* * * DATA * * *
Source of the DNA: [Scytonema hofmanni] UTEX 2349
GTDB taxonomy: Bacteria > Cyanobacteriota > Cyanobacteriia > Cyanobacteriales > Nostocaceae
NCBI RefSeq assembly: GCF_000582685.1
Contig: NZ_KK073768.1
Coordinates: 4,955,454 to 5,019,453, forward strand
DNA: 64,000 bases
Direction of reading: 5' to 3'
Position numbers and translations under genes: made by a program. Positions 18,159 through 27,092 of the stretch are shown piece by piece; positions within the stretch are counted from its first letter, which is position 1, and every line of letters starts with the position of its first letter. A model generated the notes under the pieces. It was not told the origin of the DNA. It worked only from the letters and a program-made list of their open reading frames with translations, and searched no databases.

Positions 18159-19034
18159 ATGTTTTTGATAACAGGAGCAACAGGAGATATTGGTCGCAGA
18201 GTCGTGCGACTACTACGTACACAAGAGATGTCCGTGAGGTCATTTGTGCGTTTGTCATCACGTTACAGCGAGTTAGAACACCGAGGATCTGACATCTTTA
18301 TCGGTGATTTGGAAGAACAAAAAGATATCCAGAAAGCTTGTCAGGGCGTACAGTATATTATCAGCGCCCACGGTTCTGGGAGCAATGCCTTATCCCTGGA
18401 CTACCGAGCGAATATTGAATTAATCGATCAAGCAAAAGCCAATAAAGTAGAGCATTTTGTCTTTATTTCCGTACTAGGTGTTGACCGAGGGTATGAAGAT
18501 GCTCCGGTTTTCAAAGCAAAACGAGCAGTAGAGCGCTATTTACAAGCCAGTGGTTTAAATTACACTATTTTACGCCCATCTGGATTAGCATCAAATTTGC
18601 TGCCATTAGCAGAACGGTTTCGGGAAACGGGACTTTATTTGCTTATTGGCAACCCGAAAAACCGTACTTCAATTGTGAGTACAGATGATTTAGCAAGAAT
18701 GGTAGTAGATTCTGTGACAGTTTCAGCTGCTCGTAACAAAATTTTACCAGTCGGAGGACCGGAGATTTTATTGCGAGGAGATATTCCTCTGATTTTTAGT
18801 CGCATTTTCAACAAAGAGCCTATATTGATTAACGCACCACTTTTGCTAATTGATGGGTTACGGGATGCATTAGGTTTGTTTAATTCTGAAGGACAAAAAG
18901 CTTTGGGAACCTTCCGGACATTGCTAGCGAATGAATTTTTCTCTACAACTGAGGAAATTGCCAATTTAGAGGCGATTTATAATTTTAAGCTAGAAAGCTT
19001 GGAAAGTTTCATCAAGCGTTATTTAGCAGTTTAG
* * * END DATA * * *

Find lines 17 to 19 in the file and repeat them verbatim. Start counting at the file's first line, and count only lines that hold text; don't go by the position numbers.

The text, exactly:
18801 CGCATTTTCAACAAAGAGCCTATATTGATTAACGCACCACTTTTGCTAATTGATGGGTTACGGGATGCATTAGGTTTGTTTAATTCTGAAGGACAAAAAG
18901 CTTTGGGAACCTTCCGGACATTGCTAGCGAATGAATTTTTCTCTACAACTGAGGAAATTGCCAATTTAGAGGCGATTTATAATTTTAAGCTAGAAAGCTT
19001 GGAAAGTTTCATCAAGCGTTATTTAGCAGTTTAG